A dry equipment or suit provides the user with protection against the thermal aggression of the environment by thermal insulation and waterproofing.
It’s a diving equipment, or an equipment worn by aquaculture and fishing workers exposed to the environment, cold and cold water.
A dry suit normally protects the entire body, except for the head, hands and possibly legs.
However, in “hazard” configurations full coverage and protection are provided.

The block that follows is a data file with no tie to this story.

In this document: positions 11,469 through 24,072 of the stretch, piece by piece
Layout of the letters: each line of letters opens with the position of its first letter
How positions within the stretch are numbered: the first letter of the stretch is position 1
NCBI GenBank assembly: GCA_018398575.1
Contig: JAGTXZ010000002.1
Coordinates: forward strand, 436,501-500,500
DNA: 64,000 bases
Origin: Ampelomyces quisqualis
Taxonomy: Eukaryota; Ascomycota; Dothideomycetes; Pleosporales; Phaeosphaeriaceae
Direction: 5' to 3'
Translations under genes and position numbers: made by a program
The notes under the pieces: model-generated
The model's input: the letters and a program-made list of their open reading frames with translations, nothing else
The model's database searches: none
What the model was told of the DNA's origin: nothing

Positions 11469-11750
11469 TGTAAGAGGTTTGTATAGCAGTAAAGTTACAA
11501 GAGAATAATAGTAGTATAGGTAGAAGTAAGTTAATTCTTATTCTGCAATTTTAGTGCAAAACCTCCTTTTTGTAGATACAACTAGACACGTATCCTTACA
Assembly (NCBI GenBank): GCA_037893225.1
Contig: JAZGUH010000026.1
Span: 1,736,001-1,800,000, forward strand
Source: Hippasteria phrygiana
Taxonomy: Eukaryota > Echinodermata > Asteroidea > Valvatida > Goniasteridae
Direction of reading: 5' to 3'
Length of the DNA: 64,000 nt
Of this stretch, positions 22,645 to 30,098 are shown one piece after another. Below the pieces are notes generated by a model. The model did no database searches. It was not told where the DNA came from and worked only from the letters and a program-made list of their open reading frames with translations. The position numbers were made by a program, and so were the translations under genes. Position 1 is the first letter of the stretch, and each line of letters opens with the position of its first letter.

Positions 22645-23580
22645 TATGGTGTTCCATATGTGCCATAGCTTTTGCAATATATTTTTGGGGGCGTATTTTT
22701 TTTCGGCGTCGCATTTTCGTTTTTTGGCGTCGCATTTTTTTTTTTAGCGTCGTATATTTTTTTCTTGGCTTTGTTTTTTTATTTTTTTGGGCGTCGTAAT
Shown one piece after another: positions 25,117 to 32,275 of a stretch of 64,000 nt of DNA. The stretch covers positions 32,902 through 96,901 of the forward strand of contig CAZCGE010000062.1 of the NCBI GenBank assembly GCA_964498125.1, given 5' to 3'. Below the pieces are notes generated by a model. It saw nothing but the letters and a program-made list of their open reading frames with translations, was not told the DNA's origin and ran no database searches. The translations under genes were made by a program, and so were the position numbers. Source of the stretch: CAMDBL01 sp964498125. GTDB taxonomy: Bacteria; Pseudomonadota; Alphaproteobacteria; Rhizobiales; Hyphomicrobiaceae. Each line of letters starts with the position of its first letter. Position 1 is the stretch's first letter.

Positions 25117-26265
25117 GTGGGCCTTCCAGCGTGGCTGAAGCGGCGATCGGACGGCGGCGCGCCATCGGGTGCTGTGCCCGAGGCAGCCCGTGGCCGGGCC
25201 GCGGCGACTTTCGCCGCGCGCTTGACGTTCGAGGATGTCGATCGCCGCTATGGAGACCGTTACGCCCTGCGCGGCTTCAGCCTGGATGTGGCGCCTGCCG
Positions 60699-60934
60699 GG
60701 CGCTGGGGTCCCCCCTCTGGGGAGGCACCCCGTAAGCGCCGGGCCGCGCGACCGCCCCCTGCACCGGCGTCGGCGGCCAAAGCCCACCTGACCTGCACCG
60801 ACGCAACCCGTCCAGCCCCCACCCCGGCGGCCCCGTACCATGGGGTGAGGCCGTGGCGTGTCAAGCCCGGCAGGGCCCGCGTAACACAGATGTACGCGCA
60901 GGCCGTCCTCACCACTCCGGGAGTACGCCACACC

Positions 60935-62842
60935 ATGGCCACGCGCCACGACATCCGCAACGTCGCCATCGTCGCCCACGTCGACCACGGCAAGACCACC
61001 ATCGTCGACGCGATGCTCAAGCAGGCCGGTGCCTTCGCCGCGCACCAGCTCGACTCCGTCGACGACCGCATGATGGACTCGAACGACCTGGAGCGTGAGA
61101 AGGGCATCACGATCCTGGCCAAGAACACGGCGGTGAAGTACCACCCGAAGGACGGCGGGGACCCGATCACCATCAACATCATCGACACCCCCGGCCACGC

The main difference between standard protective suits and dry suits is that dry suits are designed to prevent total water ingress.
This generally allows better insulation, making them more suitable for use in cold water or even at frost.
Dried suits can be double and swollen with warm air.
For divers, they add a certain degree of operational complexity, as the suit has to be swollen and deflated in relation to the depth and especially the descending or ascending speed due to the excess buoyancy factor.
Protective suits provide passive thermal protection, transferring excessive heat to the environment.